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Lunar Eclipse
Astronomy & Space: From the Big Bang to the Big Crunch. 2007. Lexile Measure: 1050L.
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A lunar eclipse occurs when Earth passes between the Sun and the Moon, casting a shadow on the Moon. A similar action occurs when a person (representing Earth) stands in front of a lighted lamp (the Sun) and someone else (the Moon) walks behind that person and into their shadow. The event called a lunar eclipse is different than a solar eclipse, which occurs when the Moon passes between the Sun and Earth, preventing the Sun's light from reaching planet Earth. One way to remember the difference is that one can only witness a lunar eclipse at night, when the Moon is up in the sky, whereas a solar eclipse occurs during the day, when the Sun is up.

The term "eclipse" means literally the complete or partial blocking of a celestial body by another. Eclipses on Earth happen only when the Sun, the Moon, and Earth are all positioned in a straight line. This situation does not occur often because the plane of Earth's orbit around the Sun is at a different angle from the plane of the Moon's orbit around Earth. Therefore, the Moon is usually located just above or below the imaginary line connecting the Sun and Earth. Only about every six months do the planes of Earth, the Moon, and the Sun all intersect, creating the conditions needed for an eclipse. Thus, a lunar eclipse happens on Earth at least twice each year.

A lunar eclipse can only occur during a full moon, when the Moon lies behind Earth, opposite the Sun, and is fully illuminated. As the Moon crosses into Earth's umbra (the dark, core area of its shadow), it does not become totally hidden. The reason is that molecules of gas in Earth's atmosphere cause the Sun's light to bend around the surface of the planet. Some light still reaches the Moon, giving it a reddish appearance.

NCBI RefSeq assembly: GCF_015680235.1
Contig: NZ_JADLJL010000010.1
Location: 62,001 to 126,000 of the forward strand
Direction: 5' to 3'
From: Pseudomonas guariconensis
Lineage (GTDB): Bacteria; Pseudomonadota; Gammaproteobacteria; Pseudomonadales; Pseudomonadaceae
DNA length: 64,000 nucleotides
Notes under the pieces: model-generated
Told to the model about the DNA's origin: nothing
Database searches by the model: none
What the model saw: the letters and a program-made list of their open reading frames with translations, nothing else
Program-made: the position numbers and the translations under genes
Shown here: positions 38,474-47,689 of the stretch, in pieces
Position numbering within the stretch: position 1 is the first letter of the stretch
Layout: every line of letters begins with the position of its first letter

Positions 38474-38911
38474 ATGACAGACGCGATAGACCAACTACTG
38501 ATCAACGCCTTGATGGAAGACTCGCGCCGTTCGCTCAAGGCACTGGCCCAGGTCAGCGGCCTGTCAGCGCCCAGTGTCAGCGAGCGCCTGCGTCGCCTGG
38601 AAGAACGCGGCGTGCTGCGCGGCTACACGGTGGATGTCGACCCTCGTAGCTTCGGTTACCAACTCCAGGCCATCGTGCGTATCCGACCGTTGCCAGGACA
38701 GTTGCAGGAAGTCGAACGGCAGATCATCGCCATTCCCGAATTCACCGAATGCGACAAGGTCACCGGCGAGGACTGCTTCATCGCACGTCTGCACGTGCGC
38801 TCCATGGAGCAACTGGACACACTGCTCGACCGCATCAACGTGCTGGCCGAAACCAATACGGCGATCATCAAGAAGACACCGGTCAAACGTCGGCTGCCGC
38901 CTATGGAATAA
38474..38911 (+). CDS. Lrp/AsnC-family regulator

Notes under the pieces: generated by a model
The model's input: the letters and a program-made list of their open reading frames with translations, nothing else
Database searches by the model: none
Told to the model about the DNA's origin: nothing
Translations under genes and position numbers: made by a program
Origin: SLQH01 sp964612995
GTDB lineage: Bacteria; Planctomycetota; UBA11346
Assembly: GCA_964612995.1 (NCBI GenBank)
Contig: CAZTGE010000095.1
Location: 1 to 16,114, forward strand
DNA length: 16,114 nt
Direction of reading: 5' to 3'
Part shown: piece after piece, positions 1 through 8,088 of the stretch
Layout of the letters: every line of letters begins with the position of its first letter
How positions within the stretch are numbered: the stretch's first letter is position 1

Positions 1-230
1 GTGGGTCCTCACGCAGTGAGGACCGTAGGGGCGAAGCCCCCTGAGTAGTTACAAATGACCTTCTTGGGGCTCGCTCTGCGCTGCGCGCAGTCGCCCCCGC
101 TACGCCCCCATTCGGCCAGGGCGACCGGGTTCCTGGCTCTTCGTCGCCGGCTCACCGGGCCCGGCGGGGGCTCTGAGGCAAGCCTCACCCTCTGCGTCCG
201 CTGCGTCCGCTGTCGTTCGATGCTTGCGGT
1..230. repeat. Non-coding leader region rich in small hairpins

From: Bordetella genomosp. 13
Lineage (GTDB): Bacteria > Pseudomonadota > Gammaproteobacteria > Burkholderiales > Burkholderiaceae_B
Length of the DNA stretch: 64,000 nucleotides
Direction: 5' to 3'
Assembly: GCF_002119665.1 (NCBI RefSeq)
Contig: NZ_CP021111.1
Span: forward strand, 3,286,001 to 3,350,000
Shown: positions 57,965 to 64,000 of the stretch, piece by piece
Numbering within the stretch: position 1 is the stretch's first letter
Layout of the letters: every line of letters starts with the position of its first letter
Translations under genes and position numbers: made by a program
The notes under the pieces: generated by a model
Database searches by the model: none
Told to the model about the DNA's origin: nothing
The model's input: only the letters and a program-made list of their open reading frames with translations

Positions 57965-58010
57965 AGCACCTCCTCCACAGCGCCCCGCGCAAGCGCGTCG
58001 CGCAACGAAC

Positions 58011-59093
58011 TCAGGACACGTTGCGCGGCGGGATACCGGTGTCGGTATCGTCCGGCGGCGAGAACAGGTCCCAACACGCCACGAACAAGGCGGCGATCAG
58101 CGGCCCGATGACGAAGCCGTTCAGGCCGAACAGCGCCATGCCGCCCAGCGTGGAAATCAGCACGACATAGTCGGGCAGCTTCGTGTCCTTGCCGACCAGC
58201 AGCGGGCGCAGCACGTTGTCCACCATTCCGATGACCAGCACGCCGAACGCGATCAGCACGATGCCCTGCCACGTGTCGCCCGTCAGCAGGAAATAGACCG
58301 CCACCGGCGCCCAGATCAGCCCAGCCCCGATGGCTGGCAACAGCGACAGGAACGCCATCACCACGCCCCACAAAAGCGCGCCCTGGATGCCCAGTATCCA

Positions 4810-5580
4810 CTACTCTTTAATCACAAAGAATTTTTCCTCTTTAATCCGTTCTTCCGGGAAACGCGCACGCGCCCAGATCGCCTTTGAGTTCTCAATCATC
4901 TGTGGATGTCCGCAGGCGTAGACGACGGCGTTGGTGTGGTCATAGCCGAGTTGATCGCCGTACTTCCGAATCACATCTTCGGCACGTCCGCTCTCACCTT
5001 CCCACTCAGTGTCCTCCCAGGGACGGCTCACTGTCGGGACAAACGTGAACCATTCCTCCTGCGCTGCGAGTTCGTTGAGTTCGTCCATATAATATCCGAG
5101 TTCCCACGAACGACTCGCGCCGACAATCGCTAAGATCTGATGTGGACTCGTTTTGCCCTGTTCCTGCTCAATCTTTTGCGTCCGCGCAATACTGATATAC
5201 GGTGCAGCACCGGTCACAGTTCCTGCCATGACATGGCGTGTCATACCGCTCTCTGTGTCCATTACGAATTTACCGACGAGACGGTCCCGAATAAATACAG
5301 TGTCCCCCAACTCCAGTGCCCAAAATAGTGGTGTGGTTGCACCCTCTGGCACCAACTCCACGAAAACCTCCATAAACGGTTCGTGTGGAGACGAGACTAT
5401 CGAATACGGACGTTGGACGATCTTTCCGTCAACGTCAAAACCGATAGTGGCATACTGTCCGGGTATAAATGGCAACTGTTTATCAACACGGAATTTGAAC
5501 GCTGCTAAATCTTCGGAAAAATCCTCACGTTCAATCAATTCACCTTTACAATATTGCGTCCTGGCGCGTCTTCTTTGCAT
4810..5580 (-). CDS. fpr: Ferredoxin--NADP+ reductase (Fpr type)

If the entire Moon falls within the umbra, the result is a total lunar eclipse. If only part of the Moon passes through the umbra, or if it only passes through the penumbra (the lighter shadow region surrounding the umbra) a partial lunar eclipse occurs. A partial lunar eclipse may be difficult to detect because the Moon dims only slightly.

A total lunar eclipse occurs in stages. As the Moon moves first into Earth's umbra, one edge of the Moon begins to darken. Gradually, the umbra covers the whole Moon and then recedes, leaving a full moon once again.

Lunar eclipses are more common than solar eclipses. With a solar eclipse, the Sun, the Moon, and Earth have to be in nearly perfect alignment. The reason that perfect alignment is necessary is that Earth, the Sun and the Moon all appear to be about the same size in the sky. Thus, if the Moon lies directly in the Sun's path, it will block out the sunlight, and a total eclipse occurs. If the Moon is even slightly above or below the line connecting the Sun and Earth, no more than a partial eclipse will result. Lunar eclipses, however, are a different story. Earth is relatively close to and large compared to the Moon. Thus, any shadow cast by Earth will at least partly cover the Moon.

A lunar eclipse also lasts longer than its solar counterpart. When the sky is clear, a lunar eclipse can be viewed all night. A solar eclipse, on the hand, lasts only a few minutes. Also unlike a solar eclipse, which is only visible along a narrow strip of Earth's surface, a lunar eclipse can be seen from everywhere on the planet where it is nighttime.

Source Citation   (MLA 8th Edition)
"Lunar Eclipse." Astronomy & Space: From the Big Bang to the Big Crunch, Gale, 2007. Science In Context, http%3A%2F%2Flink.galegroup.com%2Fapps%2Fdoc%2FCV2640050088%2FSCIC%3Fu%3Dgale%26sid%3DSCIC%26xid%3Dddc59780. Accessed 17 Feb. 2019.

Gale Document Number: GALE|CV2640050088